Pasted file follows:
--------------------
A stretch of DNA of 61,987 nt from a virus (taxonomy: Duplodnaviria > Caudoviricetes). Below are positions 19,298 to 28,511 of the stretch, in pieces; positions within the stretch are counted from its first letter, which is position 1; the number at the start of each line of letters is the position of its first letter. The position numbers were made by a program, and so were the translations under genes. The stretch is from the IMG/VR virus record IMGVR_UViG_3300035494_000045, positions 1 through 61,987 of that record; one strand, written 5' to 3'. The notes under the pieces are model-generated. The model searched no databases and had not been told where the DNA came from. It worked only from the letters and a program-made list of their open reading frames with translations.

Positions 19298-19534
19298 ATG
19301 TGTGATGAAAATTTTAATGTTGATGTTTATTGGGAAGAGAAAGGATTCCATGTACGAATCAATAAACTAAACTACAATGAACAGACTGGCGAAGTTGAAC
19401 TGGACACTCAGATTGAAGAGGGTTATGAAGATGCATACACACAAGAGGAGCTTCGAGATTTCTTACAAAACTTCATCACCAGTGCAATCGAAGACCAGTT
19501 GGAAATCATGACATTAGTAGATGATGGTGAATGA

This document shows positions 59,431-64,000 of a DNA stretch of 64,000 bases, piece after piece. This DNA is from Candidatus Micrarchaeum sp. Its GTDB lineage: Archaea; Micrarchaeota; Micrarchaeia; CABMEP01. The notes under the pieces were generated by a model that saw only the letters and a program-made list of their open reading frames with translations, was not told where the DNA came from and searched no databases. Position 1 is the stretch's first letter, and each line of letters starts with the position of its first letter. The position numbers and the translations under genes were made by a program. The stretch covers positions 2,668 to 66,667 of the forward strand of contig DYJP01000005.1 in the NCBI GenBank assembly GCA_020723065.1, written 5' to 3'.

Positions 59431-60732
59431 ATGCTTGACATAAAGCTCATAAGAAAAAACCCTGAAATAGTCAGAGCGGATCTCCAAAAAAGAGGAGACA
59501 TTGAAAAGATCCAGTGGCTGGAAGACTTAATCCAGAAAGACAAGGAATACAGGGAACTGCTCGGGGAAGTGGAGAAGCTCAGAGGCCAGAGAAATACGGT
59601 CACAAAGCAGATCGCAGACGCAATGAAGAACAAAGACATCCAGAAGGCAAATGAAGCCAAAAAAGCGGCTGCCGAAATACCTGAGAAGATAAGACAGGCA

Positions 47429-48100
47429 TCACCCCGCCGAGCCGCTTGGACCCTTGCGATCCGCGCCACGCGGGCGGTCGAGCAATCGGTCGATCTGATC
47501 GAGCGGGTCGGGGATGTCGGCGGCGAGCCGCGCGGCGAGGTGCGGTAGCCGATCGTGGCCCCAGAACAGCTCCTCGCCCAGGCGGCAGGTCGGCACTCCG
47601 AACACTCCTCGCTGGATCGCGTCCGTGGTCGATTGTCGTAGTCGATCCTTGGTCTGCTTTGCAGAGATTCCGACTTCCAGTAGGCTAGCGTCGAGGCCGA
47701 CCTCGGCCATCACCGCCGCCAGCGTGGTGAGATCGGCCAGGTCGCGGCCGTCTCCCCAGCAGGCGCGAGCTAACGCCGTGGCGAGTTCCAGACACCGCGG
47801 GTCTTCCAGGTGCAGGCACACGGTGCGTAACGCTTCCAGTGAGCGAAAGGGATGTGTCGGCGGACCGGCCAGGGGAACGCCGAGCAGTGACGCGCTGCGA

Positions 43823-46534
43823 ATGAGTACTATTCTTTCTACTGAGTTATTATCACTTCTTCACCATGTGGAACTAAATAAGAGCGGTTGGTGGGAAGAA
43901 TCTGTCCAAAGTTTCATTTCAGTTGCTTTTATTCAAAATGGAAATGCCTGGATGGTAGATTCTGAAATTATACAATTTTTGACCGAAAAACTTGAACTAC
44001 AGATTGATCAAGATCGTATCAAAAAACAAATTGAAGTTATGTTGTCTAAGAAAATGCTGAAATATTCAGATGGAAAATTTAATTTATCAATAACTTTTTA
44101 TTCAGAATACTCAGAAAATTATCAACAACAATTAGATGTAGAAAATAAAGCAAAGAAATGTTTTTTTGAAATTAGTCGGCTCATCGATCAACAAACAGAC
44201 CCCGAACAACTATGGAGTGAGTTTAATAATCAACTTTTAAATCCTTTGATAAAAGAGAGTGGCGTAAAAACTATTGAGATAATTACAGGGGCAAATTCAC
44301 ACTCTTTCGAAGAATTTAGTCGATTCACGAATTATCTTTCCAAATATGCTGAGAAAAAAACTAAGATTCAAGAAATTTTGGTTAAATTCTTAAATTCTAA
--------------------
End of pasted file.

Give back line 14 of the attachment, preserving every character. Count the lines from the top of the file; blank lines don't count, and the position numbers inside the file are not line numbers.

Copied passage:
47501 GAGCGGGTCGGGGATGTCGGCGGCGAGCCGCGCGGCGAGGTGCGGTAGCCGATCGTGGCCCCAGAACAGCTCCTCGCCCAGGCGGCAGGTCGGCACTCCG